Neurogenesis in seniors: can we really grow new brain cells?
Can our brains grow new brain cells in adulthood? The ability to grow new neurons (neurones) in adulthood, known as neurogenesis, has been the subject of several studies – and some disagreement too..
Back in 2016, the Harvard Medical School published an article which stated:
“The science of neurogenesis suggests it’s possible to create neurons that improve your memory and thinking skills.”
Helping our brains grow new neurons
In the same year, neuroscientist Sandrine Thuret gave a popular TED talk which offered advice on helping our brains perform neurogenesis with the aim of improving memory function and preventing age-related decline. No wonder it has had 12.7m views to date.
Thuret cited evidence from research in mice that pointed to the ability of the hippocampus to generate new neurons. She described how neurons are important for both the quantity and quality of memories that we hold.
“We (now) think we have enough evidence to say that neurogenesis is a target of choice if we want to improve memory formation or mood, or even prevent the decline associated with aging, or associated with stress.”
Dietary habits and neurogenesis
In her talk, Thuret pointed to activities and diet changes that could affect the production of new neurons. These included:
- Calorie restriction (20-30%)
- Intermittent fasting
- Flavonoid intake
- Omega-3 fatty acids
- Eating chewy or crunchy foods
Thuret concluded her talk as follows:
“The effect of diet on mental health, on memory and mood, is actually mediated by the production of the new neurons in the hippocampus. And it’s not only what you eat, but it’s also the texture of the food, when you eat it and how much of it you eat.”
Chew, crunch and enjoy
We found this last point significant in terms of senior diet. Older seniors and the elderly may choose to eat softer foods either through difficulties chewing, swallowing or digesting. There is a tendency to assume therefore that for all seniors, softer is better overall. As a result, seniors may be missing out on the stimulation of foods with chewy or crunchy textures.
Thuret also points to the importance of a varied diet that includes items rich in flavonoids. The good news is that both cultivated and wild lowbush Canadian blueberries are packed with flavonoids. As a team from the University of Reading UK cite, blueberries can offer other benefits for seniors.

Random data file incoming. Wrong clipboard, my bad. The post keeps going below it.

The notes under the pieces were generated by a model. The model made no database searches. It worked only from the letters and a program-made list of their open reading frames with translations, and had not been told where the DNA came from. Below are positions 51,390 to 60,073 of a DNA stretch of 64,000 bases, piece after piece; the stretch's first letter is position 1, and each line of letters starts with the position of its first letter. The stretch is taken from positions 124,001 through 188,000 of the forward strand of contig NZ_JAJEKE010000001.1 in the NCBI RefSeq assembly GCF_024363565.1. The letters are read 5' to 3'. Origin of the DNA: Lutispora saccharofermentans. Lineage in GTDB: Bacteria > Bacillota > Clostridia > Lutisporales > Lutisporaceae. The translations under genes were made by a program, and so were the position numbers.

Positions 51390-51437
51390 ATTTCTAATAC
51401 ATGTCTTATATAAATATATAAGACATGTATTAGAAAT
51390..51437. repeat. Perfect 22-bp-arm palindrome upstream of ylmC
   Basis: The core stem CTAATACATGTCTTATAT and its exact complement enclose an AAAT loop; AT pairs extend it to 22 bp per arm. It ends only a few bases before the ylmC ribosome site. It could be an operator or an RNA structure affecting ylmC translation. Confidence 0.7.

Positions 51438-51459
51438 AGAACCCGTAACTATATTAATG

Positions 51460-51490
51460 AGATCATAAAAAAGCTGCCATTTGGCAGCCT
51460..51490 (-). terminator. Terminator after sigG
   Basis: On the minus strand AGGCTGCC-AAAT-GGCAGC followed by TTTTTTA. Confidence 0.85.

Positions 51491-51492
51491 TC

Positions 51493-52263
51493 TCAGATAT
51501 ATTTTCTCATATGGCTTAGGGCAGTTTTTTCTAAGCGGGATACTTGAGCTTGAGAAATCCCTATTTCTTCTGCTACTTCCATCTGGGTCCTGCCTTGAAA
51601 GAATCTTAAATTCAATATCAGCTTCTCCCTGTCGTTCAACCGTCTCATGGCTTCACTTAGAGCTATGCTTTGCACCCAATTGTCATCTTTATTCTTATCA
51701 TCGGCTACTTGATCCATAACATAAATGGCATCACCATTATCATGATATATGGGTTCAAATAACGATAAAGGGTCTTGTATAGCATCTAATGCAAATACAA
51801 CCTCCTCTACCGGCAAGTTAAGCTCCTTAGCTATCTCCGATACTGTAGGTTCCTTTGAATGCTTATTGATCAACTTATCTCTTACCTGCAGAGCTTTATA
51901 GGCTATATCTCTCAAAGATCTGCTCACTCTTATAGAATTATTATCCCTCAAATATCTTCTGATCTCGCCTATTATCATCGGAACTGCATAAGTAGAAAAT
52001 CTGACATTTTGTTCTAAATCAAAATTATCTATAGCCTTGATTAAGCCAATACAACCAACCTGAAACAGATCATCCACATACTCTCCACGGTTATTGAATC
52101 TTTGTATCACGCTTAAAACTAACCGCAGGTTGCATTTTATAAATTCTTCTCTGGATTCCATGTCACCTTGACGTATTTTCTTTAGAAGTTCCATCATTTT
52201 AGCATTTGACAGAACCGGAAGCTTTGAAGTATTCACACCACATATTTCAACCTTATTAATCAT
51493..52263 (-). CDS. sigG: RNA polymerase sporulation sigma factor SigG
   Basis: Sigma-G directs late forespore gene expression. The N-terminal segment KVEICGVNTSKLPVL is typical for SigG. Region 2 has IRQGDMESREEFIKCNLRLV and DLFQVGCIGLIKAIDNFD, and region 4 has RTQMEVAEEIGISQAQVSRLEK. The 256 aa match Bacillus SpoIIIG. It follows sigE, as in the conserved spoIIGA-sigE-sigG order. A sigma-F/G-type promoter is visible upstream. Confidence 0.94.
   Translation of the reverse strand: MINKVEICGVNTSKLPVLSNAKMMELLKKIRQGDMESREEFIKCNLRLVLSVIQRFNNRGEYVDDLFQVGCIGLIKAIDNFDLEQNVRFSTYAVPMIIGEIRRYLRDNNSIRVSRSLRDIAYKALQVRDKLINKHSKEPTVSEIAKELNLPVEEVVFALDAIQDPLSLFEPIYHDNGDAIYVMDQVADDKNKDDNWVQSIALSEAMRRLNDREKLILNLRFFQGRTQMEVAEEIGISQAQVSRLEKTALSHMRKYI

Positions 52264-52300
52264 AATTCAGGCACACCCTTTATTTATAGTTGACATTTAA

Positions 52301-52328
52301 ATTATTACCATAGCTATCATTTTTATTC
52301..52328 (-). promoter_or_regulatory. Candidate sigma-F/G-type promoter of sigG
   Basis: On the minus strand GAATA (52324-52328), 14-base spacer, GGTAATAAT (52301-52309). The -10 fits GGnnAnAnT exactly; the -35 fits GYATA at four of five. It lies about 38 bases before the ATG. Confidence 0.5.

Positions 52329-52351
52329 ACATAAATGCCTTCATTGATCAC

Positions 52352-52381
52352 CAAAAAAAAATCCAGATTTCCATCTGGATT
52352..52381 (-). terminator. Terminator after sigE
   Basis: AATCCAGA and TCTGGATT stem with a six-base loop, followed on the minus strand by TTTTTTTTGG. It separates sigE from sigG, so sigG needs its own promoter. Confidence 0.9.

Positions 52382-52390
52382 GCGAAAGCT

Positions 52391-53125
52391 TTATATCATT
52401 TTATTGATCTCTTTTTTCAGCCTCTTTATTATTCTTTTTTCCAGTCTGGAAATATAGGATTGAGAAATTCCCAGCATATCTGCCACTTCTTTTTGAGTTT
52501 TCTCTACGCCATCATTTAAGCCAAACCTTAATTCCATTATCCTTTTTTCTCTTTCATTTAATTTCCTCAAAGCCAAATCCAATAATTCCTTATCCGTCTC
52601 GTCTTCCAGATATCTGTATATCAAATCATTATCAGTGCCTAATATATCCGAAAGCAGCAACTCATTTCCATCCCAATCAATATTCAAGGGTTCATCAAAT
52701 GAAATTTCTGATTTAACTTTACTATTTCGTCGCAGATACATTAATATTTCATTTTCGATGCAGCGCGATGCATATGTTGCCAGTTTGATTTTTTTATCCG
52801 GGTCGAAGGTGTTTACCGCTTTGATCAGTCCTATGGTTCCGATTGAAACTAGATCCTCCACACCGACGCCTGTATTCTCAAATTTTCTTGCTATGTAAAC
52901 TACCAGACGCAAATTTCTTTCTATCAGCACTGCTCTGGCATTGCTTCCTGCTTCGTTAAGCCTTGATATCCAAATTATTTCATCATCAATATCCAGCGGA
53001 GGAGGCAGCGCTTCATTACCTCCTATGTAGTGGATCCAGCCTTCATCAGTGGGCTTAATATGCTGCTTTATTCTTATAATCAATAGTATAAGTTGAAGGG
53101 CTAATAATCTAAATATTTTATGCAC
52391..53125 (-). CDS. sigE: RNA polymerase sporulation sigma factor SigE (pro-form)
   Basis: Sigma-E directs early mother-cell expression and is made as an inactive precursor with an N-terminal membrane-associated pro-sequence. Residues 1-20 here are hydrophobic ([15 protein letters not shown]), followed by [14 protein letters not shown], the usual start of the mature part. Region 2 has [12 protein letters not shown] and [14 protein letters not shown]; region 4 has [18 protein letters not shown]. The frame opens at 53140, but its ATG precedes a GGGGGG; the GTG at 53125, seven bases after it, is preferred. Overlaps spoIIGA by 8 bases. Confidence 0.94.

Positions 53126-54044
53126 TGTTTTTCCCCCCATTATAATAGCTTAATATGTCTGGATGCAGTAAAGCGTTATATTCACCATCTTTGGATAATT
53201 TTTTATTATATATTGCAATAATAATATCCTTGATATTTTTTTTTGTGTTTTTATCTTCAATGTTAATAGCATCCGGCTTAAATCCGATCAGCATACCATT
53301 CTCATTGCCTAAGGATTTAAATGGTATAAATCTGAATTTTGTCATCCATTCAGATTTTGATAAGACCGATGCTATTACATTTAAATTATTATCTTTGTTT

“(Blueberry) supplementation show(s)reduced risks for metabolic syndrome, cancer, cardiovascular disease, and also cognitive decline.”
The hippocampus, memory and Alzheimer’s
In 2019, a study in “Nature Medicine” suggested the ability of the hippocampus to grow new neurons:
“Might help people recover from depression and post-traumatic stress disorder (PTSD), delay the onset of Alzheimer’s, deepen our understanding of epilepsy and offer new insights into memory and learning.”
However, as with much of the research into neurogenesis, not everyone agreed. In February 2022, “Nature Neuroscience” published a new paper as to how “Single-nucleus sequencing finds no adult hippocampal neurogenesis in humans”.
In a nutshell, this examined previous research had been conducted on the brains of macaques, mice and pigs. This February 2022 study found that
“Integrated cross-species analysis revealed robust … signatures of neurogenesis in the adult mouse, pig, and macaque but not humans.”
Neurogenesis: the jury is out
The scientific jury is still out on whether we as humans can grow new brain cells, or whether this ability is restricted to certain species.
However, given the evidence on the benefits of a diet rich in omega-3, the availability of fresh Canadian blueberries at this time of year, and the role of crunchy fresh vegetables in a healthy diet, these are elements that seniors could add to their diet today. With ongoing research into neurogenesis, they may yet prove to offer tangible benefits to brain cell growth too.
Meal planning with Vytality home care
As experienced home care providers here in Calgary, we know that a well balanced diet is key to remaining healthy and independent.
Our caregivers offer support with meal planning, preparation and grocery service. They can help build your shopping list, order your groceries and set up a plan for what foods to eat and when.
For more details, just contact us.